|Publication number||US6228428 B1|
|Application number||US 08/232,197|
|Publication date||May 8, 2001|
|Filing date||Oct 23, 1992|
|Priority date||Oct 28, 1991|
|Publication number||08232197, 232197, PCT/1992/9040, PCT/US/1992/009040, PCT/US/1992/09040, PCT/US/92/009040, PCT/US/92/09040, PCT/US1992/009040, PCT/US1992/09040, PCT/US1992009040, PCT/US199209040, PCT/US92/009040, PCT/US92/09040, PCT/US92009040, PCT/US9209040, US 6228428 B1, US 6228428B1, US-B1-6228428, US6228428 B1, US6228428B1|
|Inventors||Hoang Mai Trankiem|
|Original Assignee||The Gillette Company|
|Export Citation||BiBTeX, EndNote, RefMan|
|Patent Citations (21), Non-Patent Citations (3), Referenced by (8), Classifications (7), Legal Events (5)|
|External Links: USPTO, USPTO Assignment, Espacenet|
1. Field of the Invention
This invention is concerned with a method of coating cutting edges, more particularly razor blade cutting edges, with fluorocarbon polymers.
2. Description of Related Art
For many years razor blade cutting edges have been coated with polyfluorocarbons, more particularly polytetrafluoroethylene (PTFE); see, for example, British Specification 906005. The polyfluorocarbons used for this purpose are telomers, that is they are polymers having a relatively low molecular weight. Thus the PTFE conventionally used for the coating of razor blade cutting edges has a molecular weight of about 25000, as compared with PTFE which is conventionally used for the formation of non-stick coatings which has a molecular weight of 3-6 million.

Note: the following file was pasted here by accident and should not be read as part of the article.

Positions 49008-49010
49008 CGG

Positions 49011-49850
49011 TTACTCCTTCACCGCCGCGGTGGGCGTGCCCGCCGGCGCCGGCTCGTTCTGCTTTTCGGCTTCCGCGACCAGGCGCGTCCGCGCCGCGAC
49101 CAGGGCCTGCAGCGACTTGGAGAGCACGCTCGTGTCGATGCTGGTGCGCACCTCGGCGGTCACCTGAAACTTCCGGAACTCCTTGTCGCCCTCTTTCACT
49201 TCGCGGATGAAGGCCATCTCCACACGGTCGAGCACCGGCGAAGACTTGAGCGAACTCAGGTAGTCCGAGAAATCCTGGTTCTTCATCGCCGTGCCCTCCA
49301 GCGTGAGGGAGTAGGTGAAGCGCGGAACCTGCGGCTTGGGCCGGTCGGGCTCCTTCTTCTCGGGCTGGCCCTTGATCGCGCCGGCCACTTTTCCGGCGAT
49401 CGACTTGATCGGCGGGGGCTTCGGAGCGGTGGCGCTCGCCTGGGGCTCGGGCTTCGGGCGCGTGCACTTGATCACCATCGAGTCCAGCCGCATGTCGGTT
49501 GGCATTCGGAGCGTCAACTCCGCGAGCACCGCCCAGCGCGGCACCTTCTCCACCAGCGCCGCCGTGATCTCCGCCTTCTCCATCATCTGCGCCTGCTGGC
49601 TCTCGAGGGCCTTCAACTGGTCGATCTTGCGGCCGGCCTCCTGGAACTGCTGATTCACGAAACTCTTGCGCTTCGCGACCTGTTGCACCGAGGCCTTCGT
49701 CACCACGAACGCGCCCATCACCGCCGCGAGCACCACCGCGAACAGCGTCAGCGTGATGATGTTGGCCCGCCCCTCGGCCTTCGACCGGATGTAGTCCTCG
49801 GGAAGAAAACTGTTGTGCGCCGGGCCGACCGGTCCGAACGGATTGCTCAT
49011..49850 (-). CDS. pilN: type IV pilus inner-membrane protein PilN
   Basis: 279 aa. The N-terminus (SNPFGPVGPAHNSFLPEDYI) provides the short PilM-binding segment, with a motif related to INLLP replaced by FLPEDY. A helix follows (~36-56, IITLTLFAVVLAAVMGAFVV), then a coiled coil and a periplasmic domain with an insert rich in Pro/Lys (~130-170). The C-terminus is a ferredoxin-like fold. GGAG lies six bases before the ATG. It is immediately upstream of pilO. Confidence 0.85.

The reason for using fluorocarbon telomers rather than high molecular weight materials for coating cutting edges is that the former give improved blade-to-blade uniformity and coatings of improved durability.
Polyfluorocarbons, such as PTFE, are conventionally made by polymerization of the monomer in an aqueous dispersion and this gives rise to the high molecular weight material referred to above. Fluorocarbon telomers are made by polymerization in a chlorofluorocarbon, such as trichlorotrifluoroethane. However, in view of mounting pressure on industry for environmental reasons to eliminate the use of CFCs in manufacturing processes and in products, there is a need to use an alternative process for making fluorocarbon telomers.
We have now found that fluorocarbon telomers, more particularly, tetrafluoroethylene telomers, made by subjecting high molecular weight polyfluorocarbons in dry powder form to ionizing irradiation can be used to form excellent polyfluorocarbon coatings on razor blade cutting edges, that is coatings having properties equivalent to those obtained with fluorocarbon telomers made by polymerization in a chlorofluorocarbon. For the purpose of forming such coatings the telomer formed by irradiation is dispersed in a volatile organic solvent, such as isopropanol, the dispersion is sprayed on to the cutting edges and heated to remove the solvent and sinter the telomer, the steps of spraying and heating being carried out under generally conventional conditions.
According to the present invention, there is provided a method of forming a polyfluorocarbon coating on a razor blade cutting edge, which comprises subjecting a fluorocarbon polymer having a molecular weight of at least 1,000,000 in dry powder form to ionizing irradiation to reduce the molecular weight of the polymer, forming a dispersion of the irradiated polymer in a volatile organic liquid, spraying the dispersion on to a razor blade cutting edge and heating the coating obtained to sinter the polyfluorocarbon.